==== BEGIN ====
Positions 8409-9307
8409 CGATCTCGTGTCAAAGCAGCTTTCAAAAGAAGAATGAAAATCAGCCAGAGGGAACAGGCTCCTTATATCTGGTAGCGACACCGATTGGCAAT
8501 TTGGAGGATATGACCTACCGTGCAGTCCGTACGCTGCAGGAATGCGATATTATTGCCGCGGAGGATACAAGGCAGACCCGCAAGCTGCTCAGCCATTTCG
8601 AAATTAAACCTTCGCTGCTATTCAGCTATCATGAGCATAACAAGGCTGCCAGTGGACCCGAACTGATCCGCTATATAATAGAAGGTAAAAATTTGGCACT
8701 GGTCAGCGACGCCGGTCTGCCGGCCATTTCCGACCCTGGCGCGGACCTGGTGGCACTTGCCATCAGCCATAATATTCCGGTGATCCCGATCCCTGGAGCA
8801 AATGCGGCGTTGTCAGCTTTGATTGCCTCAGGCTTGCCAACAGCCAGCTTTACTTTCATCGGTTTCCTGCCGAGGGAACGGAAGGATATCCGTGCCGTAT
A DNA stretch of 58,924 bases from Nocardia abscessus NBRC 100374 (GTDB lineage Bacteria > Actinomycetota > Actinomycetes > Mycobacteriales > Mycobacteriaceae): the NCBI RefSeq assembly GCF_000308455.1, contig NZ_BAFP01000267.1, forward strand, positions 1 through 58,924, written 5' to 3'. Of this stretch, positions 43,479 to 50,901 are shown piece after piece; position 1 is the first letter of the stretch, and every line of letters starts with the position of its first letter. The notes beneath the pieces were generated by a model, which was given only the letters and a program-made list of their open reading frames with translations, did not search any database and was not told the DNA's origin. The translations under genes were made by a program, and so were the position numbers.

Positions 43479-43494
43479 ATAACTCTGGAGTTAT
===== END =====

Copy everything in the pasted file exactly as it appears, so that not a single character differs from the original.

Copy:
Positions 8409-9307
8409 CGATCTCGTGTCAAAGCAGCTTTCAAAAGAAGAATGAAAATCAGCCAGAGGGAACAGGCTCCTTATATCTGGTAGCGACACCGATTGGCAAT
8501 TTGGAGGATATGACCTACCGTGCAGTCCGTACGCTGCAGGAATGCGATATTATTGCCGCGGAGGATACAAGGCAGACCCGCAAGCTGCTCAGCCATTTCG
8601 AAATTAAACCTTCGCTGCTATTCAGCTATCATGAGCATAACAAGGCTGCCAGTGGACCCGAACTGATCCGCTATATAATAGAAGGTAAAAATTTGGCACT
8701 GGTCAGCGACGCCGGTCTGCCGGCCATTTCCGACCCTGGCGCGGACCTGGTGGCACTTGCCATCAGCCATAATATTCCGGTGATCCCGATCCCTGGAGCA
8801 AATGCGGCGTTGTCAGCTTTGATTGCCTCAGGCTTGCCAACAGCCAGCTTTACTTTCATCGGTTTCCTGCCGAGGGAACGGAAGGATATCCGTGCCGTAT
A DNA stretch of 58,924 bases from Nocardia abscessus NBRC 100374 (GTDB lineage Bacteria > Actinomycetota > Actinomycetes > Mycobacteriales > Mycobacteriaceae): the NCBI RefSeq assembly GCF_000308455.1, contig NZ_BAFP01000267.1, forward strand, positions 1 through 58,924, written 5' to 3'. Of this stretch, positions 43,479 to 50,901 are shown piece after piece; position 1 is the first letter of the stretch, and every line of letters starts with the position of its first letter. The notes beneath the pieces were generated by a model, which was given only the letters and a program-made list of their open reading frames with translations, did not search any database and was not told the DNA's origin. The translations under genes were made by a program, and so were the position numbers.

Positions 43479-43494
43479 ATAACTCTGGAGTTAT